Is There Science Behind Drug Courts Who Ban Medication?

Barbara Teresa Andraka-Christou has posted Essay: Improving Drug Courts Through Medication-Assisted Treatment for Addiction on SSRN.

Here is the abstract:

Empirical studies demonstrate that medication-assisted treatment (including the use of methadone, buprenorphine or naltrexone) is more effective at preventing opiate addiction relapse and recidivism than regular attendance at twelve-step groups or mental health counseling alone. However, less than half of drug courts provide access to medication-assisted treatment, and half of drug courts explicitly ban their use.

This essay explores why drug courts fail to provide the most medically advanced forms of drug addiction treatment. Reasons include the following: a cultural preference for abstinence-only treatments; belief that addiction medication is “immoral”; hyperbolic fear of the illegal diversion of medication; cultural loyalty to twelve-step groups; preference for morality-based approaches; and lack of knowledge about addiction treatment medications.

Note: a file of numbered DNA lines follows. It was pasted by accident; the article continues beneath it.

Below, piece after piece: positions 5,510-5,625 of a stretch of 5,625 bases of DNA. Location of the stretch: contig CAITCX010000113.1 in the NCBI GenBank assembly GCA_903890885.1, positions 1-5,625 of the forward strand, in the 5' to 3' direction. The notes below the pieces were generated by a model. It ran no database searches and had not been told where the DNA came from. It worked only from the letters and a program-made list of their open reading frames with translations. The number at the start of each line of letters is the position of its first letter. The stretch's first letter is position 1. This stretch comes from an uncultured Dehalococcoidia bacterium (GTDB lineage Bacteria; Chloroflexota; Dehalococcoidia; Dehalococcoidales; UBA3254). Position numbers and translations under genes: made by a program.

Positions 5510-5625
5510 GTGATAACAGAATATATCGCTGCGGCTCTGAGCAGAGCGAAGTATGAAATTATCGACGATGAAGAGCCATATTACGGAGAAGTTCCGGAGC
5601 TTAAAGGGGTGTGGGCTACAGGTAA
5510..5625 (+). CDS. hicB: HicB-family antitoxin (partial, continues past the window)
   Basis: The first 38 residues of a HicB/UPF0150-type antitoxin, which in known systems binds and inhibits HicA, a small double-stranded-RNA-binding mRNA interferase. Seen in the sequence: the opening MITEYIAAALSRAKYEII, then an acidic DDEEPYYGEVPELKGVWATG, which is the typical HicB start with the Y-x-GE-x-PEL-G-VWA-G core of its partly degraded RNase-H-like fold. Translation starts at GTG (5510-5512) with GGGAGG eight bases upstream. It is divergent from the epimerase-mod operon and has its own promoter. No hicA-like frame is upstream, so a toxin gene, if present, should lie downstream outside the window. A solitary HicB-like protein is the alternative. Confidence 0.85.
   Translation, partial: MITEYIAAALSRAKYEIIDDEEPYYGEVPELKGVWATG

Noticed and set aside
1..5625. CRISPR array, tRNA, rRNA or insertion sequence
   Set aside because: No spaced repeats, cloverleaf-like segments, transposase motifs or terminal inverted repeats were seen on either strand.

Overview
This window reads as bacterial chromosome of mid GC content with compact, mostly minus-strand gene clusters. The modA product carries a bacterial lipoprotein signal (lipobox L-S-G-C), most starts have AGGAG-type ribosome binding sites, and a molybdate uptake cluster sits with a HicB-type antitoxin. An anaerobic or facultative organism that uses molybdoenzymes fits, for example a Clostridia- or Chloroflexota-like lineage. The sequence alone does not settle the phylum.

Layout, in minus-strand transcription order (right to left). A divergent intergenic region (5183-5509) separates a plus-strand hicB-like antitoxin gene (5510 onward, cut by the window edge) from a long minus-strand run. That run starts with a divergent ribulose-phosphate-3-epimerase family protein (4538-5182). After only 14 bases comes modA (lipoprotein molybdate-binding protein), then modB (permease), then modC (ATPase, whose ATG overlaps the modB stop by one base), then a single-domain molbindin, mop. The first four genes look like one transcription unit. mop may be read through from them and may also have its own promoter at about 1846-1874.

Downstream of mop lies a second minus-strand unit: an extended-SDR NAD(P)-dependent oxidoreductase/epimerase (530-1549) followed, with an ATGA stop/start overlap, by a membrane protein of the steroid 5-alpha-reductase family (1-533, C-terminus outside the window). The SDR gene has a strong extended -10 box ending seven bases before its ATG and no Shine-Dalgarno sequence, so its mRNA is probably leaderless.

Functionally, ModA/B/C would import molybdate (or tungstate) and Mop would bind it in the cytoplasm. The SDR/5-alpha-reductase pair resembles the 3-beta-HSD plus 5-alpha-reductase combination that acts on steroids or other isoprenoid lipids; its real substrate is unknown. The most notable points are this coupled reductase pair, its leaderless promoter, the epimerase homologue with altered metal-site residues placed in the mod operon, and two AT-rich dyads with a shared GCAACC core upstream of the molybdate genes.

Finally, the essay proposes approaches for expanding medication-assisted treatment in drug courts. Proposals include increased judicial deference to physicians, collaboration between drug courts and community health providers, state funding incentives, enhanced training and educational opportunities for drug court staff, and incorporation of treatment methods in drug court accreditation.

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